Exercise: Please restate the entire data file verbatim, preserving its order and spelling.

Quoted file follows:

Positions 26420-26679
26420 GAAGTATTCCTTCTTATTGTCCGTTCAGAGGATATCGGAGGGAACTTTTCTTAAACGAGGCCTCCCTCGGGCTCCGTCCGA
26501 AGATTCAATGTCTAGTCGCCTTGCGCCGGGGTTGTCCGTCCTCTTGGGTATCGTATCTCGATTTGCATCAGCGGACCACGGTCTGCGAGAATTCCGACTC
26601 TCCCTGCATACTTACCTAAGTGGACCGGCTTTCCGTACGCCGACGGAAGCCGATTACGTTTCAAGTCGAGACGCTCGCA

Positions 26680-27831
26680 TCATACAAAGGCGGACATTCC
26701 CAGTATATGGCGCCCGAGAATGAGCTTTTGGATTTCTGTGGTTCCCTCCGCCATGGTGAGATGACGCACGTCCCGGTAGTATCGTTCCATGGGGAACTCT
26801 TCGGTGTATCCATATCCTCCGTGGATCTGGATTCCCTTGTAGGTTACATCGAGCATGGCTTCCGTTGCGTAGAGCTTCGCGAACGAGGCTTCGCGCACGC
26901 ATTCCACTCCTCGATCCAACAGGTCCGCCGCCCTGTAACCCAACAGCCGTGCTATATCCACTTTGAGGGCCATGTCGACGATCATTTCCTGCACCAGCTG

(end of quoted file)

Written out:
Positions 26420-26679
26420 GAAGTATTCCTTCTTATTGTCCGTTCAGAGGATATCGGAGGGAACTTTTCTTAAACGAGGCCTCCCTCGGGCTCCGTCCGA
26501 AGATTCAATGTCTAGTCGCCTTGCGCCGGGGTTGTCCGTCCTCTTGGGTATCGTATCTCGATTTGCATCAGCGGACCACGGTCTGCGAGAATTCCGACTC
26601 TCCCTGCATACTTACCTAAGTGGACCGGCTTTCCGTACGCCGACGGAAGCCGATTACGTTTCAAGTCGAGACGCTCGCA

Positions 26680-27831
26680 TCATACAAAGGCGGACATTCC
26701 CAGTATATGGCGCCCGAGAATGAGCTTTTGGATTTCTGTGGTTCCCTCCGCCATGGTGAGATGACGCACGTCCCGGTAGTATCGTTCCATGGGGAACTCT
26801 TCGGTGTATCCATATCCTCCGTGGATCTGGATTCCCTTGTAGGTTACATCGAGCATGGCTTCCGTTGCGTAGAGCTTCGCGAACGAGGCTTCGCGCACGC
26901 ATTCCACTCCTCGATCCAACAGGTCCGCCGCCCTGTAACCCAACAGCCGTGCTATATCCACTTTGAGGGCCATGTCGACGATCATTTCCTGCACCAGCTG